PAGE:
Empathy: 0/10
Curiosity: 0/10
Concentration: 0/10
Open Minded: [How do they feel about other species?] 0/10
Social Need: 0/10

Other Important Information

Religion: [Include deities]
Language: [Is it spoken? Signed?]
Names: [Are there common names? Any forbidden names?]
Population: [On average, how many are on the planet, how many are there in total, and how many per settlement/herd/hive/pack/etc.?]
Life Cycle: [How quickly do they age, and how fast do they mature?]
Technology: [How advanced are these species?]
Intelligence: [How smart are these species?]
Culture: [Fashion, the arts, entertainment, holidays, customs, traditions, languages, etc.]
Dating/Courting: [What starts the process? What are relationships like? Is there even any dating? What about marriage?]
Society: [Social structure, family life, roles/divisions, gender roles, gender identity, sexuality/love, common gestures, race, ethnicity, politics, etc.]
Government: [Government type, laws, punishment, finances, history, defense, education, medicine, transportation, economy, etc.]
Housing Structures: [How close do they live to each other? How secure are these buildings? Common materials? Practicality?]
Magic: [Is there any magic? Common terminology? Characteristics? Elements or types? Banned/forbidden abilities?]

Isharay - Chapter Seven

(Can’t link to AO3 because of stupid tumblr tags. Please find me anyway?)

Chapter Seven - Redacted

When it was over, it was almost like nothing had changed. Sara’s heart was still beating - sluggishly, maybe, but quickly enough to confirm she was still alive. Her lungs were still working. There was no shifting of the universe’s pillars; no sudden implosion to reinvent her from the inside out.

But her head felt strangely quiet. The world around her felt suddenly dull.

They hurried Cora back to the Tempest. She didn’t say anything as she left, and Sara didn’t want her to. Lexi laid a hand on Sara’s shoulder on her way out the door - we’ll see you soon, I’m sure - but Sara didn’t bother to respond.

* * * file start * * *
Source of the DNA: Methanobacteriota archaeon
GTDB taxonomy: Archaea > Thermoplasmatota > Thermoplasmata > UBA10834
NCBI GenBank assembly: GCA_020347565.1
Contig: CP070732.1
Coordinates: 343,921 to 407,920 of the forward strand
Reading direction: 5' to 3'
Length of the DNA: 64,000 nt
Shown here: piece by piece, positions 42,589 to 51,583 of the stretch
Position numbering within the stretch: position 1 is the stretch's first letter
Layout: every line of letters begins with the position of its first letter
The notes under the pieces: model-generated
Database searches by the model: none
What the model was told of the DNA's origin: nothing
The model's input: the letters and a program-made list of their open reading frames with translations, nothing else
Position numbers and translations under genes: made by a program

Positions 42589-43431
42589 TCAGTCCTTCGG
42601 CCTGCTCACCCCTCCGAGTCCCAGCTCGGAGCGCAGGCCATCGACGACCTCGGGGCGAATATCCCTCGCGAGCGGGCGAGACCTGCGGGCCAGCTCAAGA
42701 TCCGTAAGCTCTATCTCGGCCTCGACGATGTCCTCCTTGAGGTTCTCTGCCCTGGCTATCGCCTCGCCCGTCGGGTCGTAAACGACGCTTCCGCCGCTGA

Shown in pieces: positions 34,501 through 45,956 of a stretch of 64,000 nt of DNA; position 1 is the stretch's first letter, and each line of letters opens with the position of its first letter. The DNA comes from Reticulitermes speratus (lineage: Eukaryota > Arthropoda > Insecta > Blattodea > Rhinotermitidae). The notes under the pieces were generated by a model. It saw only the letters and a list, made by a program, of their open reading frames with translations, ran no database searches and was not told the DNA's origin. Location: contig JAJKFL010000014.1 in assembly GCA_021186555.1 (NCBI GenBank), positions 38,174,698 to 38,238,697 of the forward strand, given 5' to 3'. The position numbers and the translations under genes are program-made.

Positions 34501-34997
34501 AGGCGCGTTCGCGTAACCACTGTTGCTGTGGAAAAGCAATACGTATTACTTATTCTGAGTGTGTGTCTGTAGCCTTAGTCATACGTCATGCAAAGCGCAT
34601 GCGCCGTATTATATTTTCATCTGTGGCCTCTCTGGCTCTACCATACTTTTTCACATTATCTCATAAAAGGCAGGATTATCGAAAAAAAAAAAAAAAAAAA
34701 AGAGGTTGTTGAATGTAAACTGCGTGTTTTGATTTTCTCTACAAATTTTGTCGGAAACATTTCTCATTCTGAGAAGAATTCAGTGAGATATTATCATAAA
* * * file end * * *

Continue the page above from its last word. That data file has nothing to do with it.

She managed to lay there for ten quiet, lonely minutes. Kandros had left one of his security staff behind, but Sara barely noticed he was there. Reaching for coherent thoughts felt like reaching out over a precipice. She dangled there on the edge for a time, scrambling to find herself an anchor - but there was nothing.

Just silence.

When she climbed off the bed, she expected to stumble. When she crossed to the door, she was waiting for a fall. She stayed steady, though, even as she moved along the sterile white-chrome corridor beyond; even as one shapeless hallway blurred into the next. She wasn’t sure where she was going. She wasn’t sure how to get out.

She only knew that she needed to.

She wasn’t sure how Reyes found her, either. One moment, she was alone; still waiting for that fall. The next, he was there - and he already knew. His face was stripped of all expression, but Sara could see it in his eyes.

And then the fall finally came.

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cosmic witchcraft 101: uranian magick ♅

Uranus is the seventh planet from the Sun and the solar system’s first ice giant. The planet is most known for its extreme axial tilt, approximately 98 degrees. Scientists are uncertain as to how Uranus was forced on its side like this but believe a major impact is likely. An Earth-sized protoplanet is theorized to have collided with Uranus during the early formation of the solar system.


  • Uranus is visible to the naked eye in dark areas, but ancient astronomers never recognized it as a planet due to its dim light and slow orbit. It was officially discovered by William Herschel in 1781.
  • Uranus takes 17 hours to complete a day and 84 years to revolve around the Sun.
  • Methane makes up a large portion of Uranus’s atmosphere, and its ability to absorb red light gives the planet its cyan color.
  • Uranus’s moons are named after characters in Shakespeare plays.
  • Some scientists believe beneath its atmosphere, Uranus could hold an ocean of liquid diamonds.

Magickal Correspondences*

Colors: blue, cyan, white, purple